HIV prevention cascades can assist in monitoring the implementation of prevention methods like preexposure prophylaxis (PrEP). We developed 2 PrEP cascades for Australia's primary HIV-affected population, gay and bisexual men.
Data were drawn from 2 national, repeated, cross-sectional surveys (the Gay Community Periodic Surveys and PrEPARE Project). One cascade had 3 steps, and the other had 7 steps. Trends over time were assessed using logistic regression. For the most recent year, we identified the biggest drop between steps in each cascade and compared the characteristics of men between the 2 steps using multivariate logistic regression.
Thirty-nine thousand six hundred and seventy non–HIV-positive men participated in the Periodic Surveys during 2014–2018. PrEP eligibility increased from 28.1% (1901/6762) in 2014 to 37.3% (2935/7878) in 2018 (P < 0.001), awareness increased from 29.6% (563/1901) to 87.1% (2555/2935; P < 0.001), and PrEP use increased from 3.7% (21/563) to 45.2% (1155/2555; P < 0.001). Of 1038 non–HIV-positive men in the PrEPARE Project in 2017, 54.2% (n = 563) were eligible for PrEP, 97.2% (547/563) were aware, 67.6% (370/547) were willing to use PrEP, 73.5% (272/370) had discussed PrEP with a doctor, 78.3% (213/272) were using PrEP, 97.2% (207/213) had recently tested, and 75.8% (157/207) reported reduced HIV concern and increased pleasure because of PrEP. The break point analyses indicated that PrEP coverage was affected by geographical availability, education level, employment, and willingness to use PrEP.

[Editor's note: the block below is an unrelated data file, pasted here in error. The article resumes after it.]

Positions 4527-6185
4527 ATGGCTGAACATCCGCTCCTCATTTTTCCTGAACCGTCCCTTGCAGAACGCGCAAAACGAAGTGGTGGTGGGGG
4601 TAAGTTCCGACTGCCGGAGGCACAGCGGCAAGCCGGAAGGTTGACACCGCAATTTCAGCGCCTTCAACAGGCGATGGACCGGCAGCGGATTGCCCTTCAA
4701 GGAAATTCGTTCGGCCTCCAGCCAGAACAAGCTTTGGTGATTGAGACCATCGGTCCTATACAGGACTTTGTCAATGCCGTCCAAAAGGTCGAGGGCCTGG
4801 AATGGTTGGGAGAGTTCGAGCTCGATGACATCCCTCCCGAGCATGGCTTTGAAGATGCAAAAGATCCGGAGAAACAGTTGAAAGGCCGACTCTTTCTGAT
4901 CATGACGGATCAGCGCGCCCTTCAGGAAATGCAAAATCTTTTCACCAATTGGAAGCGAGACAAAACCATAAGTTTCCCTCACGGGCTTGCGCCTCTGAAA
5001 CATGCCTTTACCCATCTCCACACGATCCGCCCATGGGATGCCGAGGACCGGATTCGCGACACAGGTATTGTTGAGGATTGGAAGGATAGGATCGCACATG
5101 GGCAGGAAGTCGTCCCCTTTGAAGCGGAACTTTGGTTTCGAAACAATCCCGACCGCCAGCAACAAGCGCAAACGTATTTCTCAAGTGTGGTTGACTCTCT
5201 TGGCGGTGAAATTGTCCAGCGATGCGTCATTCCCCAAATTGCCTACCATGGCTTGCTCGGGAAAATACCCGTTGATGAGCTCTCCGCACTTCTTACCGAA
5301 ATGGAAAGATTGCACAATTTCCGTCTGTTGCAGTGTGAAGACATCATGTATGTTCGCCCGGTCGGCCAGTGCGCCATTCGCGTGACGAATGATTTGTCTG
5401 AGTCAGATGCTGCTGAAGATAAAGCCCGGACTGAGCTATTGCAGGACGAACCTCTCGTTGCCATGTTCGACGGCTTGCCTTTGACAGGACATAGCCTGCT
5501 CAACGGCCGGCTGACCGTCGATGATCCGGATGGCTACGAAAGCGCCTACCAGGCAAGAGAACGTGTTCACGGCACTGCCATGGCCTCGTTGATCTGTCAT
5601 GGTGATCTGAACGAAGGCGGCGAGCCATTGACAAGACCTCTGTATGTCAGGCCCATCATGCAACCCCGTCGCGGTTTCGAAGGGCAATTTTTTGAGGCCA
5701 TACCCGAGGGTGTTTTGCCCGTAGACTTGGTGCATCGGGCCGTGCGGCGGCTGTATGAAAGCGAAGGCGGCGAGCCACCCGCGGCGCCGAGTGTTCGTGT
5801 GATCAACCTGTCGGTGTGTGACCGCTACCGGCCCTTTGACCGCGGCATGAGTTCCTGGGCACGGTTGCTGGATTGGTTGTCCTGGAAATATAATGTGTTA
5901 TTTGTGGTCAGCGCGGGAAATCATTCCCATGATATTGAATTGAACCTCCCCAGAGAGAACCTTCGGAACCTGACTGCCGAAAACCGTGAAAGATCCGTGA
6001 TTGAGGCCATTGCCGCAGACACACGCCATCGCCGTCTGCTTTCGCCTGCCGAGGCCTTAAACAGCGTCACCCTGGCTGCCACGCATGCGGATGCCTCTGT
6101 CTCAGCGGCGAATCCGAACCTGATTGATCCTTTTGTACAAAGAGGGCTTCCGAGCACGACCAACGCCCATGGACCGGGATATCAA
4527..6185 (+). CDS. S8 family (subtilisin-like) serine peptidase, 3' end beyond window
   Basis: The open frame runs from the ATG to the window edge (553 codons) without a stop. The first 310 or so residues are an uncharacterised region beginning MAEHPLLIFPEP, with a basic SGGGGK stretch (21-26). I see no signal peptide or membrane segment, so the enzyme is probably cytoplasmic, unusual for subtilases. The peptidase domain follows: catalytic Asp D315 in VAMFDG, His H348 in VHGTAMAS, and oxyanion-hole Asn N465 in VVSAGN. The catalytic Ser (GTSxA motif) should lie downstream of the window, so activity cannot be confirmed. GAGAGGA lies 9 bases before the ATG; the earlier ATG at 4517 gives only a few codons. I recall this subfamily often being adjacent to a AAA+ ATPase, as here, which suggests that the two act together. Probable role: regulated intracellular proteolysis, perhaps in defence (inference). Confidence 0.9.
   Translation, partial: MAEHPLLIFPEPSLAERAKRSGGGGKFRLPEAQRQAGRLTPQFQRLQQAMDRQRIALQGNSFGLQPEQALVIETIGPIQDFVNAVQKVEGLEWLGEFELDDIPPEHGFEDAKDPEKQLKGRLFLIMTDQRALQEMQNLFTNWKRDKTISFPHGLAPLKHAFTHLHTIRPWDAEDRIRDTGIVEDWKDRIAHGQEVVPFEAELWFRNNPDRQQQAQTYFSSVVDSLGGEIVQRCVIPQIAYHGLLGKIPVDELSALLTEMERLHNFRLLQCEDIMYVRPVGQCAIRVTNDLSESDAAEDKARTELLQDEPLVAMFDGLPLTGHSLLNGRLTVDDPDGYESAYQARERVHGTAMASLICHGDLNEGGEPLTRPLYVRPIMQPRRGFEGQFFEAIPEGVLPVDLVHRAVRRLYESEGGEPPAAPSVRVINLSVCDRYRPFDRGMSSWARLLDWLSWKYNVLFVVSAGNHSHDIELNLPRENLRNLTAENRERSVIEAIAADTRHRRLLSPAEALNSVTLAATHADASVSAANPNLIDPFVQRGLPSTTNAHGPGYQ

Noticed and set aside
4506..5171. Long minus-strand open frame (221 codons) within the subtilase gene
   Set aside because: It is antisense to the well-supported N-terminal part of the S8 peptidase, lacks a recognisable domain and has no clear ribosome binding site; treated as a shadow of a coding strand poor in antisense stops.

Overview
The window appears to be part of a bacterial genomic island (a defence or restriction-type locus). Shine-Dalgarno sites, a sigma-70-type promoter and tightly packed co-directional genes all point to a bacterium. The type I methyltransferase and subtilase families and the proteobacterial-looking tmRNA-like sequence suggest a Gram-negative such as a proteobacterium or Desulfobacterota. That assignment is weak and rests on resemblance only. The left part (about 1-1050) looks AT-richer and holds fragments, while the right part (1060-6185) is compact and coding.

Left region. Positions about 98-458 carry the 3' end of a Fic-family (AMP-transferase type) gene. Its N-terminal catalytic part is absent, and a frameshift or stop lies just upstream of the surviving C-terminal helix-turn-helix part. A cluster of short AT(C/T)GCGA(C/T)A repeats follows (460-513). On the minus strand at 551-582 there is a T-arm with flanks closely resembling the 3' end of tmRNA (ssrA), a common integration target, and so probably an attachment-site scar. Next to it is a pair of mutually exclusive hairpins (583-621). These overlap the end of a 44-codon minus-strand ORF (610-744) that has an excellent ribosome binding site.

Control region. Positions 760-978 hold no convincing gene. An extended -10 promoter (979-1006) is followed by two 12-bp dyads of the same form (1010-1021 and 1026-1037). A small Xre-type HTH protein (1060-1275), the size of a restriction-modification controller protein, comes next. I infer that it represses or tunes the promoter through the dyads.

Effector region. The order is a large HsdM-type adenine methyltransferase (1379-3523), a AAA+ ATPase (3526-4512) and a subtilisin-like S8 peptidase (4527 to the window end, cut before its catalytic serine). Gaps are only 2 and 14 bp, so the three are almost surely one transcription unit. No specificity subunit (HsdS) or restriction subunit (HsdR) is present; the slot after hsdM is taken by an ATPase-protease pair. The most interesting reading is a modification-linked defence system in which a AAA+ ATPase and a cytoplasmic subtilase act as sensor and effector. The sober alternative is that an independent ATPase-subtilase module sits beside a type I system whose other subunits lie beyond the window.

PrEP eligibility, awareness, and use have rapidly increased among Australian gay and bisexual men. The cascades identify disparities in uptake by eligible men as a result of socioeconomic factors and PrEP's acceptability.